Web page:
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  2. I still can’t read this entire research article, despite the fact my family gave $2000 to MiA last year. Do I need to give MiA a personal $20 donation now, via your non-501c3 donation system, in order to be allowed to read your research articles this year?

    But I totally agree, “we will only move towards empowering and healing practices when psychology as a discipline, and psychologists as individuals, reckon with deep-seated prejudice.” Kudos to Nev and Emily for speaking the truth.

    But pointing out my former psychologist’s belief system – that dreams are “psychosis” and distress caused by 9/11/2001 was “distress caused by a chemical imbalance” in my brain alone – which were, and still are, absolutely insane psychological belief systems … as is the psychological industry’s entire, scientifically “invalid” DSM “bible” billing belief system.

    I do agree with Nev and Emily, “we will only move towards empowering and healing practices when psychology as a discipline, and psychologists as individuals, reckon with deep-seated prejudice.”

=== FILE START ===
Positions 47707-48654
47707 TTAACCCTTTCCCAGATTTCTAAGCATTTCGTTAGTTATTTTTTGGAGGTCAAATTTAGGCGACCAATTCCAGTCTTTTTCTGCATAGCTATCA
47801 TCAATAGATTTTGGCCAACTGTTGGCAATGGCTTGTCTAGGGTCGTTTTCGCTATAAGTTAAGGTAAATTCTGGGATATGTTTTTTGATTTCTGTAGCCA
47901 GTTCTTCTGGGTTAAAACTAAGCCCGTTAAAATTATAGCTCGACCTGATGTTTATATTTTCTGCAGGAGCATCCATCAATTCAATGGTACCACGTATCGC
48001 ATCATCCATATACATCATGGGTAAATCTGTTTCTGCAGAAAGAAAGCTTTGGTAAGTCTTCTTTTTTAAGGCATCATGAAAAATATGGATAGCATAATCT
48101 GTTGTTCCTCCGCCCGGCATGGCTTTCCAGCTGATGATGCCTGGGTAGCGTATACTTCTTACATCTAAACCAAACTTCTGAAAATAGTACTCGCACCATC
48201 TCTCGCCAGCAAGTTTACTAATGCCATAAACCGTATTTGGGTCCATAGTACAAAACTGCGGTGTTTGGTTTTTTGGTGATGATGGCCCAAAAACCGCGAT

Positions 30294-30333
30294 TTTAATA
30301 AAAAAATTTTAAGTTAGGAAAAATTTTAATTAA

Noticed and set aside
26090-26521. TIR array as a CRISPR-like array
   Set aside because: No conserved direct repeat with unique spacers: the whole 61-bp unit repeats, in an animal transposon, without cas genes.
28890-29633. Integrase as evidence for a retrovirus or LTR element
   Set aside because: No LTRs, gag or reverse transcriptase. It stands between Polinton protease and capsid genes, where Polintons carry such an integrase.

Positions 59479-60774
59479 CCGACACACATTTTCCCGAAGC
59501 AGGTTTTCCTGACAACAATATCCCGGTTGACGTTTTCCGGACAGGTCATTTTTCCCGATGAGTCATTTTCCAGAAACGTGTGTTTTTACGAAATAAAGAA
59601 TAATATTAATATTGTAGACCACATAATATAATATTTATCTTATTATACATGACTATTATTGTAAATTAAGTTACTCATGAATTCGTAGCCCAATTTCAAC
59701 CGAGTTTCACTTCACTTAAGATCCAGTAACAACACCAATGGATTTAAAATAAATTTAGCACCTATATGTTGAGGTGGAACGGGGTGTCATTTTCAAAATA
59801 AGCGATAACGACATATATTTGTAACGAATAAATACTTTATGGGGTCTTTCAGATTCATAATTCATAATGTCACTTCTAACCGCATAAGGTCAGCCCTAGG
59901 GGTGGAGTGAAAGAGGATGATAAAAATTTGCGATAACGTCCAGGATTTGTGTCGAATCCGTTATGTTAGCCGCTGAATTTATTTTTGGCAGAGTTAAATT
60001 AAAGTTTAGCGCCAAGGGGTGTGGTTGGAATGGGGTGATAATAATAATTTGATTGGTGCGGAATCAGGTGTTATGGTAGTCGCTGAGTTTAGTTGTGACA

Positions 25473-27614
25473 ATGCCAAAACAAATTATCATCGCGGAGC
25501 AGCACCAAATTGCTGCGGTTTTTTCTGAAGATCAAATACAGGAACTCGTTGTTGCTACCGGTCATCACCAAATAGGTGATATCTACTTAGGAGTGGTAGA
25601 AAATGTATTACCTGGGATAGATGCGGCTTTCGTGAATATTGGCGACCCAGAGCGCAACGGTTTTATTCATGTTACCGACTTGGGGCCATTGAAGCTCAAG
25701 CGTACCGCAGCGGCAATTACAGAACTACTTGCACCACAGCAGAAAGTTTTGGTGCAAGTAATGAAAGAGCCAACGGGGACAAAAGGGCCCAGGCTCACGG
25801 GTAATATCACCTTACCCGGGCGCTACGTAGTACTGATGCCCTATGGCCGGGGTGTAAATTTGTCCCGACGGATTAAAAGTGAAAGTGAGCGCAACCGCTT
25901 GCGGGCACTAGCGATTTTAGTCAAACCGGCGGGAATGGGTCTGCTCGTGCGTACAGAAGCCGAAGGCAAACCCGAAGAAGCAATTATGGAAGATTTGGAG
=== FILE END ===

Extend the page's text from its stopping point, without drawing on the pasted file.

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    • Someone Else: Re your account with us: In fact, you are listed as a “lifetime donor” in our database thanks to your generosity, and you should have received emails telling you how to set up a donor login. And once you set it up, you can have your browser remember it, and it will log you in automatically. We’ll write you privately now to make sure this is fixed.

      And sorry about the confusion here,

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  3. The articles highlights some of the problems at present with how the mental health providers in the USA are not prepared to work with people who experience psychosis, and also the underlying issues regarding prejudice and discrimination. I would also like to point out that there are other approaches that provide successful treatment outcomes, beside cbt, mostly by understanding the very early trauma of the self, behind these individuals experiences. Authors such as Danielle Knafo, Michael Eigen, Michael Garrett, Francoise Davoine, Brian Matindale, just to name a few, who publish on their approaches, should have been included in this article!